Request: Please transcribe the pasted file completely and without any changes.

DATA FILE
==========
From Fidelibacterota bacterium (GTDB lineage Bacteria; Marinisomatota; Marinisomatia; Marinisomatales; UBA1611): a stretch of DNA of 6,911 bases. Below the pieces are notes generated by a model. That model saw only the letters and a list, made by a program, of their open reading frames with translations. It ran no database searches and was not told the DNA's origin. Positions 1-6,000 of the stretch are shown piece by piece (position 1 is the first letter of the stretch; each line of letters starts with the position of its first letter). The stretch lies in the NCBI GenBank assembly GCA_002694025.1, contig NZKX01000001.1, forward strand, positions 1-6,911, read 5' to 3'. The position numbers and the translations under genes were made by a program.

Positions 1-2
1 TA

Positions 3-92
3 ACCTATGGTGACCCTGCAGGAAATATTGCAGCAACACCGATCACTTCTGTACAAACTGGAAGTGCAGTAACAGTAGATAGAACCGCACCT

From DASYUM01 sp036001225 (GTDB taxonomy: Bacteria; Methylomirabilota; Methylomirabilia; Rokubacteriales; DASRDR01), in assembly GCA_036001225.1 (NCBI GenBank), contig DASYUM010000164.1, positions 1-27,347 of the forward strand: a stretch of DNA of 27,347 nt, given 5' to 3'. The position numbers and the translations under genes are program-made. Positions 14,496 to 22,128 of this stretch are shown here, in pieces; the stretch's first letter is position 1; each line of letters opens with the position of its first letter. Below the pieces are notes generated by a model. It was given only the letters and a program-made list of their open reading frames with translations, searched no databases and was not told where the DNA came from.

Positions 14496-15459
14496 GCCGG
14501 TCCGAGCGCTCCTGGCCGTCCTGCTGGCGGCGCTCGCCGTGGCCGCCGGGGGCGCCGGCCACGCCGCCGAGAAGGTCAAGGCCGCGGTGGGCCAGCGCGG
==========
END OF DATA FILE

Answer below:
From Fidelibacterota bacterium (GTDB lineage Bacteria; Marinisomatota; Marinisomatia; Marinisomatales; UBA1611): a stretch of DNA of 6,911 bases. Below the pieces are notes generated by a model. That model saw only the letters and a list, made by a program, of their open reading frames with translations. It ran no database searches and was not told the DNA's origin. Positions 1-6,000 of the stretch are shown piece by piece (position 1 is the first letter of the stretch; each line of letters starts with the position of its first letter). The stretch lies in the NCBI GenBank assembly GCA_002694025.1, contig NZKX01000001.1, forward strand, positions 1-6,911, read 5' to 3'. The position numbers and the translations under genes were made by a program.

Positions 1-2
1 TA

Positions 3-92
3 ACCTATGGTGACCCTGCAGGAAATATTGCAGCAACACCGATCACTTCTGTACAAACTGGAAGTGCAGTAACAGTAGATAGAACCGCACCT

From DASYUM01 sp036001225 (GTDB taxonomy: Bacteria; Methylomirabilota; Methylomirabilia; Rokubacteriales; DASRDR01), in assembly GCA_036001225.1 (NCBI GenBank), contig DASYUM010000164.1, positions 1-27,347 of the forward strand: a stretch of DNA of 27,347 nt, given 5' to 3'. The position numbers and the translations under genes are program-made. Positions 14,496 to 22,128 of this stretch are shown here, in pieces; the stretch's first letter is position 1; each line of letters opens with the position of its first letter. Below the pieces are notes generated by a model. It was given only the letters and a program-made list of their open reading frames with translations, searched no databases and was not told where the DNA came from.

Positions 14496-15459
14496 GCCGG
14501 TCCGAGCGCTCCTGGCCGTCCTGCTGGCGGCGCTCGCCGTGGCCGCCGGGGGCGCCGGCCACGCCGCCGAGAAGGTCAAGGCCGCGGTGGGCCAGCGCGG